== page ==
Monday 11 June 2012

Poem by the Norwegian writer
Jan Erik Vold

Pine cone song

Who’d like to hear
pine cone song? Yes for pine cone song
is a song for the other race
of things, the friendly small, often disregarded
people and things, maligned
unmentioned, a small ineffectual blow for the bike-repair men
milkmaids single socks
small screws, the unsuccessful
sex and all the country’s pine cones scattered around
in the grass, yes – for I like pine cones,
I like pine cones better
than fir cones, fir cones are smooth and hang there,
streamlined, they remind you of
heavy things, things that will fall, genitals and
smooth administration, pine cones
remind you of bark boats, fishing floats and small
genitals, like those of old
men – or after a quick dip, pine cones’ somewhat sprawly scales
lie like roof-tiles on old houses where people
have lived a long time and don’t intend to lay a new
roof, not in their lifetime, scanty
fishermen’s huts, wrinkles round eyes that have seen much
but stayed alive, I like bark on trees, its lack
of pattern, flagpoles that are not
freshly painted, bus shelters
where loving couples have carved their names, these hearts
with plus signs in it and the simplest
addition, ours had been erased
last time I looked (but am no longer
quite sure on which tree
it actually was), I didn’t use a knife only red
pencil and that won’t last
very long, no, I like
winding gravel paths that might be dead-ends, gardeners
with simple faces as one passes
their vegetable plots, dandelions – and the dandelion
when it’s become a white puff-ball to be blown empty of
parachute troops as we called it, Harald Sverdrup
has written a fine poem
about the dandelion, I like
Harald Sverdrup, he’s got such a fine head, once
I asked if I could touch it, had wanted to
for a long time, and was told
I could, only Tarjei
can rival that skull (I’ve never
dared ask), yes, I like
old tyres in fields and cartwheels leaning
against roadside poles, so many strange things there are
in the world, there are days when it’s not far-fetched
to think of the world as an old
attic, with mahogany boxes containing counter-games no one
knows the rules of any more, with small keys on ribbons
next to them, or the keys lost and the lock
broken open, postcards
with the best Christmas and New Year greetings
from the turn of the century and old love-letters
and evidence, now they’ve moved, all of them, Agnes
and so on, moved into their own houses and shut the door
carefully after them, you should never
keep old letters, people say, I say Agree
or Disagree, if they’re gone well they’re gone, but if they’re there,
well, then they’re there, with their era and their language, that too
is reality, throw them away or keep them – what’s the difference?
it’s nicer to go around with less past, you say – yes! and
less past means fewer images, I say – yes, indeed! and fewer images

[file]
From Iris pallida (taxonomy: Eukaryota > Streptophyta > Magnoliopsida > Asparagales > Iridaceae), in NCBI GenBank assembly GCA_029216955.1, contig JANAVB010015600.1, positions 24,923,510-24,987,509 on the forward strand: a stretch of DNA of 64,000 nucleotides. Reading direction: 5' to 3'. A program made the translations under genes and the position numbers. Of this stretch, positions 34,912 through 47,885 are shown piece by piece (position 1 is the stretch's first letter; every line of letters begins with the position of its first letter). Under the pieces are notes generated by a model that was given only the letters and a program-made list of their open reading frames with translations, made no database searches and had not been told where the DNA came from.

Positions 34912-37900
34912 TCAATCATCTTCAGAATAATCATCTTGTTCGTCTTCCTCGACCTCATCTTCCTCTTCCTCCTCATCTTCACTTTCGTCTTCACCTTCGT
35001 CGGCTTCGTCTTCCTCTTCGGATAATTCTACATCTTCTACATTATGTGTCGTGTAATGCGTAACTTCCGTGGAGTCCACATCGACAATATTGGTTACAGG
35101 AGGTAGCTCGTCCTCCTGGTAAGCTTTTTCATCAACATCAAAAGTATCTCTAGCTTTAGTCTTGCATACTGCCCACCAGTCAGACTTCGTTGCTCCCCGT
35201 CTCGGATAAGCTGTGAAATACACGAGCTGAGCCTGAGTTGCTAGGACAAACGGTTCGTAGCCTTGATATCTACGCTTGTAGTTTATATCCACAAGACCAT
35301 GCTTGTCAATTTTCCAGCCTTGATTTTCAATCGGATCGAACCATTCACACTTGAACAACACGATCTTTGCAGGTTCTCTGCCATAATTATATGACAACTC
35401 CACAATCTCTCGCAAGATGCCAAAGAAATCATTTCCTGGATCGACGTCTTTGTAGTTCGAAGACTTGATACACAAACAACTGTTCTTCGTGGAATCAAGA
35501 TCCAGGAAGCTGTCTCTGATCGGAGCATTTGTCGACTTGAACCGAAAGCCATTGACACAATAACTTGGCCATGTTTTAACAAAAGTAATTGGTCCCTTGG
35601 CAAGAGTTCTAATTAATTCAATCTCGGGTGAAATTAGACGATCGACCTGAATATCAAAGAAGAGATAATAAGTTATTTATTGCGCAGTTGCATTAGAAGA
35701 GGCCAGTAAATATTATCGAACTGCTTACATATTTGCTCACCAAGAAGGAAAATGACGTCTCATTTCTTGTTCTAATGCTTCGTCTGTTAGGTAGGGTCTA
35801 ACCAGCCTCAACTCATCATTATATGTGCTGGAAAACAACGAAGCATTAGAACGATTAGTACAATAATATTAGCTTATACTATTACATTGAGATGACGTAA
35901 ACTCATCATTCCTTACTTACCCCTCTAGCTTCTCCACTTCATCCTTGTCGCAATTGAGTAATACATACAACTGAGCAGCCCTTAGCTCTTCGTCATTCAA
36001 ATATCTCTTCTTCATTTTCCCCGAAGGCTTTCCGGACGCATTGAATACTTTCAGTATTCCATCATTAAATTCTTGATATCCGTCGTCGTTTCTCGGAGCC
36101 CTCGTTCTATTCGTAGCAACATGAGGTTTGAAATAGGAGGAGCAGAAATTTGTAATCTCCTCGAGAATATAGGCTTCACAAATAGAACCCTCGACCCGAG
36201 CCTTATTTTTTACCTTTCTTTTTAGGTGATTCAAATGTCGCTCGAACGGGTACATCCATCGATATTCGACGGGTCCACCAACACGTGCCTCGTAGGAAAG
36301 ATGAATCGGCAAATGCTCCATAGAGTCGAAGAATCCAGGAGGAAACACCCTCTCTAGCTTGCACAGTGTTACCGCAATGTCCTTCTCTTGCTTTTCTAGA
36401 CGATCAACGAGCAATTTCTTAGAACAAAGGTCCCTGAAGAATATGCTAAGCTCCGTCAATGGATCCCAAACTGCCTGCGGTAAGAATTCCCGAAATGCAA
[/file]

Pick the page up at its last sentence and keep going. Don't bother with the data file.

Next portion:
is a bit less exciting
in the long run, so
there you are, consider the rose
how beautiful it is when it stands there with pearls of rain
on its rose-red petals, they’re just outside the window, now
the sun’s shining but the rose in rain
is most beautiful, the rose just after
rain, then you can unfold them layer by layer, no one will stop you
doing that, and every petal is moist, right down
to the yellow farthest in, but not
exactly like that today, for today the rose is pale and dry
and past flowering, the yellow in there’s
a crater now, a dresden, the petals round it
have been shed most of them, you can see the whole world
in the gleam of a rose-petal if you place
your eye close enough, it’s no more difficult
than that, and at night
the white clover stands gleaming like planets
in the dark grass and during the day we go barefoot and find
pine cones, I found this pine cone
I brought in with me. It is so light, so
small, so helplessly
weightless, each scale lights up like quite happy faces
at a smallish workplace where there’s a cosy
atmosphere, a country knitwear shop, a capital-city
small-prints office – yes! the poet
has found yet another argument
for the pine cone (as against the fir cone) (if this is
the right place for arguments): With pine cones
there’s no cone-war – for although cone-wars
were great fun once, I don’t really know
if I think the same today, not for me – no matter the slogans
and arguments (yes, no matter if I accidentally
should have weighed in too heavily
against the fir cone, it has a perfect right to be there
too, to have its own life, it’s better to have cones
in fir trees that fir trees without cones – sure
sure but even so), I know
there’s something about pine cones
that fir cones will never have. I see it more clearly
year by year. Therefore this pine cone
on my table. Yes.

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